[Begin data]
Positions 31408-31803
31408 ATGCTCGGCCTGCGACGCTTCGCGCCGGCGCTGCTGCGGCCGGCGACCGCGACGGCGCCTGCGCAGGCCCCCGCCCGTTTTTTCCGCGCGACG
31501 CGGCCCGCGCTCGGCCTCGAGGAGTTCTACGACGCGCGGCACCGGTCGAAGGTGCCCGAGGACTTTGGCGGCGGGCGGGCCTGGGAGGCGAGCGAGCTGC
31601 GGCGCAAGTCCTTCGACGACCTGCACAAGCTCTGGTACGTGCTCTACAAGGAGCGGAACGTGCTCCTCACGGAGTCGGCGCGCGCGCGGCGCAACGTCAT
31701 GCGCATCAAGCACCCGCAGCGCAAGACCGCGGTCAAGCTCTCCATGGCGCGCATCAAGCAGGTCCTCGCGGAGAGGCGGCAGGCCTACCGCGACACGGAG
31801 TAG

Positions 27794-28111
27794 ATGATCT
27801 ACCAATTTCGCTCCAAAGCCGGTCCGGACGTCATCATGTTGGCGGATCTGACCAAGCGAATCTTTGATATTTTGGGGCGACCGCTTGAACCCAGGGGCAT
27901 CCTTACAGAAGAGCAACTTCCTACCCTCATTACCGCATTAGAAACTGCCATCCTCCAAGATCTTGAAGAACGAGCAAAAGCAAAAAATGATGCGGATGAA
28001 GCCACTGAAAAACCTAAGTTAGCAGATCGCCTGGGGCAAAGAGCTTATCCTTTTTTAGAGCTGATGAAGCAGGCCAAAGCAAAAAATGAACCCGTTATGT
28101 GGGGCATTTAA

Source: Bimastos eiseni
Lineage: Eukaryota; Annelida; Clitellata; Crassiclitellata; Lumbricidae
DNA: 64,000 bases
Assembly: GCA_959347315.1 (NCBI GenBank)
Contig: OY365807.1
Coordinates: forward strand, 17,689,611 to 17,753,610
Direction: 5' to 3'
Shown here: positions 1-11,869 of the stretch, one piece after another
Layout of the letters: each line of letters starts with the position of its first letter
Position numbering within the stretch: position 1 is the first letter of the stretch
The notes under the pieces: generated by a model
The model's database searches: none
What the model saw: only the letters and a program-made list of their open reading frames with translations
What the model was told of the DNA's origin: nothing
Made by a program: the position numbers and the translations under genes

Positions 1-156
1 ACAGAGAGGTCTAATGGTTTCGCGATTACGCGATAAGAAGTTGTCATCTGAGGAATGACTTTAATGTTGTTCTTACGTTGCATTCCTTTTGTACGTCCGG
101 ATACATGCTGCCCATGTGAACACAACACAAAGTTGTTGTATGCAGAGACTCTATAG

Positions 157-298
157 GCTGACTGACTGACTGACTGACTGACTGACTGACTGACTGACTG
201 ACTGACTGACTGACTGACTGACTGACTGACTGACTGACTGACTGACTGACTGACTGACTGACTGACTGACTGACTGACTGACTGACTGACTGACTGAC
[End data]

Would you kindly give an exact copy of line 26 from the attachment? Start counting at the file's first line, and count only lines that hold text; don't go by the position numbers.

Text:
What the model was told of the DNA's origin: nothing